Friday, February 29, 2008


It is your first day on your internal medicine rotation! You are super excited and vow to impress your preceptor with extensive, thorough notes.

A 70 year old man is brought into your clinic by his daughter. As they both enter, you notice that he has a slow shuffling gait. It almost seems that he has trouble lifting his feet with each step. He holds onto her arm to keep his balance.

The daughter is worried about her father because she's noticed some changes. She says, "He used to love crossword puzzles, telling stories, and playing with his grandkids, but now, he just doesn't seem interested in much anymore. He watches TV, but his favorite things are the commercials. I think it's because he's having trouble concentrating." You ask the patient a few questions, and he reports that he's been feeling pretty tired and weak lately. He thinks its old age. He's also concerned that he's feeling a lot of urgency in urination and has to go to the bathroom pretty frequently.

Past medical history is significant for an appendectomy when he was 18, Guillain-Barre when he was 30 which required 2 weeks on a mechanical ventilator, MI several years ago. Family history is significant for Alzheimer's on the mother's side and Parkinson's on the father's side. His sister passed away and had frontal-temporal dementia. His brother had lung cancer. He has two kids, both healthy.

Current medications include aspirin, a beta-blocker, an ACE inhibitor, and a statin. He also takes a multivitamin daily. He drinks half a glass of wine with dinner every evening and smokes about a pack a day. He has a 50 pack year history. He went through a mid-life crisis in his 60s when he tried heroin and cocaine. His previous job was a painter.

The patient lives with his wife who helps him take his medications. He does not exhibit any signs of depression. He is able to do most of the activities of daily living, but he cannot walk very well and has trouble remembering where he puts things. He stopped driving after his MI.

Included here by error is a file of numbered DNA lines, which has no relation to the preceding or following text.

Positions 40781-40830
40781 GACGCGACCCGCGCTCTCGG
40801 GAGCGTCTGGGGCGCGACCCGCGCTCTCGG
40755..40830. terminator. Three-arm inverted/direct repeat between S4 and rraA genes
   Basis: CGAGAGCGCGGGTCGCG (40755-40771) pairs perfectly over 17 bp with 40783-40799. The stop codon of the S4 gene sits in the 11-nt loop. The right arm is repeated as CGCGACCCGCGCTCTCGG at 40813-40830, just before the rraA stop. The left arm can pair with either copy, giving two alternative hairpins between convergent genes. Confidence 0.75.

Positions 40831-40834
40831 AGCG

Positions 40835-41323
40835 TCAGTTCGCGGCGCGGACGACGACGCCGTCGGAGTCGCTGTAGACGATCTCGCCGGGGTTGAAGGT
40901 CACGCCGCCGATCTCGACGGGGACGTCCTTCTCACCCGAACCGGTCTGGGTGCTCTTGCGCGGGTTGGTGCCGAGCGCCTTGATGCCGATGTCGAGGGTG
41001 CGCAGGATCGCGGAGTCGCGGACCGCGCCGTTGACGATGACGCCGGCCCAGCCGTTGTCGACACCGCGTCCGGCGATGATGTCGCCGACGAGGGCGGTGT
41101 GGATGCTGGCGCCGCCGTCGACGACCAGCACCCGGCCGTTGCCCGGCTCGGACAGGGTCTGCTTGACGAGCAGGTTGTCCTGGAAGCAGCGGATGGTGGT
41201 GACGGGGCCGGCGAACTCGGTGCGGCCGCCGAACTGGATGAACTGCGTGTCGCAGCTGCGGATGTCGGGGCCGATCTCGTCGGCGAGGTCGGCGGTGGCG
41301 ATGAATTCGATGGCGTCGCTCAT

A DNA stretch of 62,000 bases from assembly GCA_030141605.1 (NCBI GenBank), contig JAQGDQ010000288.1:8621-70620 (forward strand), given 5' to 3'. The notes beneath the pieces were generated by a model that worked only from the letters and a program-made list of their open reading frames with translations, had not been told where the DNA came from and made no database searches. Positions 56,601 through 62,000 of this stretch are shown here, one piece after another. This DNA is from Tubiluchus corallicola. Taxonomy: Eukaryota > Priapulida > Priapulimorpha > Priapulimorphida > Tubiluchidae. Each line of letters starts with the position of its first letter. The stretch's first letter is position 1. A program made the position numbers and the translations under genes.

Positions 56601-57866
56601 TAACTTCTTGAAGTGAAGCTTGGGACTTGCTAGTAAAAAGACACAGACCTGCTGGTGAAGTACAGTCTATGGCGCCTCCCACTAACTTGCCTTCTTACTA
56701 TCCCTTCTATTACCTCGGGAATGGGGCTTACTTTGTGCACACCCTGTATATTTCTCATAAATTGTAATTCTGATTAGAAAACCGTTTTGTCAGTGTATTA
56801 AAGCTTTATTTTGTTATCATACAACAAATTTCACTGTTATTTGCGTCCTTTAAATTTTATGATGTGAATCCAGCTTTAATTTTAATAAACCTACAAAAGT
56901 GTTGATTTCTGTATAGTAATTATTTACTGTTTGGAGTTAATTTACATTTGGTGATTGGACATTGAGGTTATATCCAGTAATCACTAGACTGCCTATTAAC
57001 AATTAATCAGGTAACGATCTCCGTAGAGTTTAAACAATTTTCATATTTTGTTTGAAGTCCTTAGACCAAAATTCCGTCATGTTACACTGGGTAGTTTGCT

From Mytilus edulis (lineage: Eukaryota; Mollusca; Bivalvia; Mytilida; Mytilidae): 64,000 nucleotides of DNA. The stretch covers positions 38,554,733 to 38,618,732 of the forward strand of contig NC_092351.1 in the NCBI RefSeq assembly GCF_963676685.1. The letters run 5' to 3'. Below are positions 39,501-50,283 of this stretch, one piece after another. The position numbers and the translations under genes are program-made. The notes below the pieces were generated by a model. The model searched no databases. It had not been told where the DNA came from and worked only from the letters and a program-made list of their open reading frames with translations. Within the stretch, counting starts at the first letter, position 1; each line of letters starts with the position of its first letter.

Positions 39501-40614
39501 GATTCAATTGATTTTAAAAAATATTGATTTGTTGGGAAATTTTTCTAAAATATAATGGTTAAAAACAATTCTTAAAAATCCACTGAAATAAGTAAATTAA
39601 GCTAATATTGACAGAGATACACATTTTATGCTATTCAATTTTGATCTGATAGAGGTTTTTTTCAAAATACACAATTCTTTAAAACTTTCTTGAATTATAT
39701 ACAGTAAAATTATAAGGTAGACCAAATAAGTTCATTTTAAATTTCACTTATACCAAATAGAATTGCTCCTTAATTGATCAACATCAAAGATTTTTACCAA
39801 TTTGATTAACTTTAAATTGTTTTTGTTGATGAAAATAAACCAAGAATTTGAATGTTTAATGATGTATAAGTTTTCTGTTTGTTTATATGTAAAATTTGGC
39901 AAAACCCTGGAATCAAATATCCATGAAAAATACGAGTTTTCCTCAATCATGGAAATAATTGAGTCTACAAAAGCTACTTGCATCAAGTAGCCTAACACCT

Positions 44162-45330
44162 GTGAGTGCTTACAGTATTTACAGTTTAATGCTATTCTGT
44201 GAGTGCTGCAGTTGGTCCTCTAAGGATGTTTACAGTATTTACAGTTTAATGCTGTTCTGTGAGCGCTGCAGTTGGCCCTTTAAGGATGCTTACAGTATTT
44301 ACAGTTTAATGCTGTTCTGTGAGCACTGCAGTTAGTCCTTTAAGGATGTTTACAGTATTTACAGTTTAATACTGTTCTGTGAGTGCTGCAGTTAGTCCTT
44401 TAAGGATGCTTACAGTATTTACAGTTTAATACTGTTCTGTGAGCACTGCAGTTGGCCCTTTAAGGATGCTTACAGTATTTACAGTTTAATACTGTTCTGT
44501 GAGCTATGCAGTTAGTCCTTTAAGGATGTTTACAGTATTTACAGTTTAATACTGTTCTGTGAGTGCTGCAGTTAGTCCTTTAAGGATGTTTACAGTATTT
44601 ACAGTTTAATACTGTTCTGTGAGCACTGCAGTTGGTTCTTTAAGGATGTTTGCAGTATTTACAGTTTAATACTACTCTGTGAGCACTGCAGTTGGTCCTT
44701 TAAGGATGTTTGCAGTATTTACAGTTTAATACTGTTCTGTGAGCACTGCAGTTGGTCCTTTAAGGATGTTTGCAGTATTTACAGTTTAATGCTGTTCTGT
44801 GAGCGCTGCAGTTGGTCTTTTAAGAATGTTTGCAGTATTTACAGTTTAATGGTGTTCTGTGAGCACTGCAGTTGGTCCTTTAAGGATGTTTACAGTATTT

When you do a Mini Mental State Exam, he does pretty poorly for his age and education level. In particular, when you ask him to remember a few objects, he cannot recall them 5 minutes later, but he can recognize them if you give him a list. His neurologic exam is normal. In particular, there is no rigidity or tremor.

You pack up your five pages of notes and go to your preceptor. After you present the case to him, he says, "Hmm...let's order an MRI." This is what the MRI shows:

Too bad radiology didn't label the arrows. The preceptor says, "That's a good history you have. In it, there is a triad of three symptoms that point to his diagnosis."

Challenge: Can you identify the trifecta? What's the diagnosis? What's the treatment?

Related Questions:
1. What does the MRI show?

Image shown under fair use.

1 comment:

Craig said...


The triad of gait instability, urinary incontinence, and dementia is typically found in patients with normal pressure hydrocephalus. This causes 5% of dementias. MRI demonstrates ventricular dilation with preservation of brain parenchyma. The increased ventricular size (hydrocephalus) deforms white matter tracts, leading to the triad. Treatment is ventriculoperitoneal shunt. Normal pressure hydrocephalus is due to decreased CSF absorption; thus, it is a communicating hydrocephalus.

Sources: Wikipedia; “Management of Normal Pressure Hydrocephalus” Verrees and Selman. American Family Physician.